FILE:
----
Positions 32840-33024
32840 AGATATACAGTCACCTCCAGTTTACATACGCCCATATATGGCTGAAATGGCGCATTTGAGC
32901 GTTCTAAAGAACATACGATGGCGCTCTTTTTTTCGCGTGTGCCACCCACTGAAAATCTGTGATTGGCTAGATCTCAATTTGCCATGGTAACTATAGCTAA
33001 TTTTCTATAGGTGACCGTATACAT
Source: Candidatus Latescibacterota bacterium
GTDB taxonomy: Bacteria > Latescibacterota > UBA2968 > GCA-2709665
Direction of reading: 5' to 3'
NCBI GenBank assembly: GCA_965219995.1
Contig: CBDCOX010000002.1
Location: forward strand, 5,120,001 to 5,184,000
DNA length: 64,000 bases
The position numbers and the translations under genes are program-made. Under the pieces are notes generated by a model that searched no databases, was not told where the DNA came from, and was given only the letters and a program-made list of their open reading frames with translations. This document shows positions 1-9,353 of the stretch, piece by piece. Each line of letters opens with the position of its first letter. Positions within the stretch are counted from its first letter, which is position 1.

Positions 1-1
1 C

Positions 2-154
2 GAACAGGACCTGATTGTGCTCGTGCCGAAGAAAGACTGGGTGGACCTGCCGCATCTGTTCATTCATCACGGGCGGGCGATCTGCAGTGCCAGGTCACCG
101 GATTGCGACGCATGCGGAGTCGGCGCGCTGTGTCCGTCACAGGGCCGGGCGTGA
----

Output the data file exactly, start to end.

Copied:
Positions 32840-33024
32840 AGATATACAGTCACCTCCAGTTTACATACGCCCATATATGGCTGAAATGGCGCATTTGAGC
32901 GTTCTAAAGAACATACGATGGCGCTCTTTTTTTCGCGTGTGCCACCCACTGAAAATCTGTGATTGGCTAGATCTCAATTTGCCATGGTAACTATAGCTAA
33001 TTTTCTATAGGTGACCGTATACAT
Source: Candidatus Latescibacterota bacterium
GTDB taxonomy: Bacteria > Latescibacterota > UBA2968 > GCA-2709665
Direction of reading: 5' to 3'
NCBI GenBank assembly: GCA_965219995.1
Contig: CBDCOX010000002.1
Location: forward strand, 5,120,001 to 5,184,000
DNA length: 64,000 bases
The position numbers and the translations under genes are program-made. Under the pieces are notes generated by a model that searched no databases, was not told where the DNA came from, and was given only the letters and a program-made list of their open reading frames with translations. This document shows positions 1-9,353 of the stretch, piece by piece. Each line of letters opens with the position of its first letter. Positions within the stretch are counted from its first letter, which is position 1.

Positions 1-1
1 C

Positions 2-154
2 GAACAGGACCTGATTGTGCTCGTGCCGAAGAAAGACTGGGTGGACCTGCCGCATCTGTTCATTCATCACGGGCGGGCGATCTGCAGTGCCAGGTCACCG
101 GATTGCGACGCATGCGGAGTCGGCGCGCTGTGTCCGTCACAGGGCCGGGCGTGA